The protagonist is Leo Pfeffer, the magistrate in charge of the investigation. The case is quite simple really. Gavrilo Princip shot him after an earlier attempt to kill the archduke by other Serbian terrorists failed. They even arrested the murderer and he confessed. So what’s there to investigate?

Well, according to this movie a lot. Like, who ordered this murder? In history class we learn that a group of Serbian anarchists did it. But did they get the order from the Serbian government? Or … did they get the order from German (business) leaders who just wanted to start a war ?

The movie is good. Well acted. Well directed. Well told. BUT it’s focussing too much on the latter assumption. It’s an interesting thought and it’s true that Europe was eager to go to war (at least the German leaders), but we get the point after a while. There’s also a love story, which most likely is pure fictional and was just added for the drama. It’s well thought of, but it does bother the storytelling a bit. The conversations between the characters also feel like these characters know what the future will look like. Which they didn’t.

Still. Worth the watch. And it’s on youtube

www.imdb.com/title/tt3691446

 

Now this is a fun and entertaining superhero movie! It’s not set in the future nor in an American metropolis for a change, which is great. This Gal Gadot is quite the performer. She looks good ánd she can kick ass. Not sure if there’s much acting, but hey, The action scenes are impressive. It’s directed really well… Bring on the sequel! Finally a box office hit that is worthy of being a box office hit.

The movie introduces Wonder Woman, a demi-goddess raised by the Amazones, who considers it her destiny to destroy Ares, the God of War. When she hears from an American pilot who entered their world (via a weird time warp wall) that The Great War is going on, she decides to leave her protected, women-only resort and face the real world of humans. As she’s never a) hung out with men before and b) has never visited the world where humans live, she’s in for a real treat! The humor is good. The set designs are great. And there are several surprises, one of which is Said Taghmaoui in a very small supporting role.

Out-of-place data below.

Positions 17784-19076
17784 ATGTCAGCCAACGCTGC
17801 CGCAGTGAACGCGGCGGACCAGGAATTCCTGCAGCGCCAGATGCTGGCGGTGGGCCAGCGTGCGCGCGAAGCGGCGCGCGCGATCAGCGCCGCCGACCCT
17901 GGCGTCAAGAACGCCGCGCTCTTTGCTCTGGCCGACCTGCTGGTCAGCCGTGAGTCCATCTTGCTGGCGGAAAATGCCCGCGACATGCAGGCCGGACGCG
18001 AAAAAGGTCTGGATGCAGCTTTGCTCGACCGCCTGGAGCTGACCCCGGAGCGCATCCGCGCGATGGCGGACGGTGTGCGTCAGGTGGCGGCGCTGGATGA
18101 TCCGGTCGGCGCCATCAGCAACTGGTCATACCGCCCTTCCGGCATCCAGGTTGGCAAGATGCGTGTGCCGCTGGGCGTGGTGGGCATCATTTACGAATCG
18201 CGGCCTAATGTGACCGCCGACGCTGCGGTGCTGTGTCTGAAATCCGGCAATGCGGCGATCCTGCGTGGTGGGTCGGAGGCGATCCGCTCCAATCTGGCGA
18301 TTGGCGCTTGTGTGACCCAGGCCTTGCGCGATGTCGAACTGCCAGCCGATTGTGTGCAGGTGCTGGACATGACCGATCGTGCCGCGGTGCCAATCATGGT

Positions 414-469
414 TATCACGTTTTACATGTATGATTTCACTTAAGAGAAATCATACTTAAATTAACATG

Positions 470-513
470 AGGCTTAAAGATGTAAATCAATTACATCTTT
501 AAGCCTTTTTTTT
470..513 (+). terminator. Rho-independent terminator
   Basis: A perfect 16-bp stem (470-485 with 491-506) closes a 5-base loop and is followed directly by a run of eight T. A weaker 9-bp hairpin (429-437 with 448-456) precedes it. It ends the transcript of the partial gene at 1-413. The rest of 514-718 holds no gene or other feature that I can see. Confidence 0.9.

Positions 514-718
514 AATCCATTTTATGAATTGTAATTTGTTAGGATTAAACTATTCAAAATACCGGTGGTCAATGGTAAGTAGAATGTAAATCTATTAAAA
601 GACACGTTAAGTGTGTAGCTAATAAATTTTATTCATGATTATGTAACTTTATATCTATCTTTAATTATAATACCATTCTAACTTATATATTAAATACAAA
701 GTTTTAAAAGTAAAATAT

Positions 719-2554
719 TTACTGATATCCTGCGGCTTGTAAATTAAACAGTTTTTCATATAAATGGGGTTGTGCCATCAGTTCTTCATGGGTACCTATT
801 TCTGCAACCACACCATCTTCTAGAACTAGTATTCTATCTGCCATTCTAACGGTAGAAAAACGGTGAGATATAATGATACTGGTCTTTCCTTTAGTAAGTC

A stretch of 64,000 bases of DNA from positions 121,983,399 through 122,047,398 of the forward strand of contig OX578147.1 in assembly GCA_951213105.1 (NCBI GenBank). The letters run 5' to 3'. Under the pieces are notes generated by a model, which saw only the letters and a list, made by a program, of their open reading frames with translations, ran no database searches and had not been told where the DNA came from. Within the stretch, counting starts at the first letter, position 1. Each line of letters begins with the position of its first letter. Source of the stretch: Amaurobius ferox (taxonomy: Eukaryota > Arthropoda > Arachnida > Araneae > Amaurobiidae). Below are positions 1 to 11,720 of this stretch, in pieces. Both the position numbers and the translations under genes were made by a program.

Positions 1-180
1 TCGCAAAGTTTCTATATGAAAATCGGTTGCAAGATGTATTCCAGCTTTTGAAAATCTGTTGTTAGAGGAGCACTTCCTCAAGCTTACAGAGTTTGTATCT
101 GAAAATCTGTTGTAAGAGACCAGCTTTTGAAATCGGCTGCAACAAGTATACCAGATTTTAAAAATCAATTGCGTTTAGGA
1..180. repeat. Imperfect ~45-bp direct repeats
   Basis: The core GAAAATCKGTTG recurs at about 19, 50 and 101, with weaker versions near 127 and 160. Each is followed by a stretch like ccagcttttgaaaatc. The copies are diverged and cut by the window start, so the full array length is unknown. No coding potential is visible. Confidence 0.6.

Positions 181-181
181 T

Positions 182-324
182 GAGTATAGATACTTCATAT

Another surprise is the Flemish dialogue from locals. The scene and soundbite do not make any sense, but it’s just fun to hear. It’s just bizarre. According to the plot, an evil German officer is stationed in Belgium and Wonder Woman needs to get to him. So, according to the script and the dialogue, they go to ‘Belgium’. But later in the movie, they talk about a village called ‘Veld’. They show an actual map where the village is mentioned on. However, it’s a map of Northern France. So NOT Belgium, but French-Flanders (the part from Flanders that Louis XIV claimed for France). I checked on google maps. There’s no ‘village’ called Veld (which means field) in between Hazebrouck, Moerbeke en Oud-Berkijn (as seen on the map in the movie). The only village there is De Walle. There is a village called Veld in Belgium, but it’s close to Torhout and Brugge. Anyways. Whatever. Then somehow the locals talk Flemish and French. The café where they dance advertises in Flemish (Bier & Tabak), but the photographer speaks with a French accent. The one scene where Wonder Woman kills a sniper by blowing up a church tower, is followed with locals saying What happened? Did you see what she did? in Flemish. BUT, it’s said with an Antwerp accent, and that’s a total different dialect. Regardless if it’s Hazebrouck or Brugge, the locals would speak West-Flemish. Anyways. It’s the linguistic nerd writing right now. How do these scenes come about at the production table? It’s all filmed in the UK anyways. Nothing is filmed in France or Belgium.

dav

http://www.imdb.com/title/tt0451279

 

Au Revoir Là-Haut – **(*)

Posted: November 5, 2017 in 2017, Dramedy, France, WW1, XX1/2

Well directed, well filmed, well acted.

Yet somehow, the story isn’t quite as gripping as you want it to be.

An artist son of a rich businessman is sent to war and gets wounded days before the armistice. The lower part of his face is totally destroyed. He needs a daily dose of morphine, can’t speak and can’t eat properly. So far the sad part. He asks his soldier friend to fake his death and takes on the identity of another (dead) soldier. Life goes on, he becomes a great graphic illustrator wearing self-made masks and comes up with a fraudulent scheme to make a lot of money and leave France for good.

It’s quite an adventurous dramedy. It’s a multi layered story and the pace and action make it a fast ride. There’s a lot of drama, but the humor makes it light-hearted. In fact the humor makes the movie quite unique. It’s pretty dark (for a french movie). There are quite a lot of funny moments relating to dying and death and disrespect to the deceased. It’s not to everyone’s taste.

It’s visually spectacular. The historical setting is spot on. The war scenes in the beginning are Spielberg-esque. The masked moments are magical. It’s one to watch in the cinemas.

http://www.imdb.com/title/tt5258850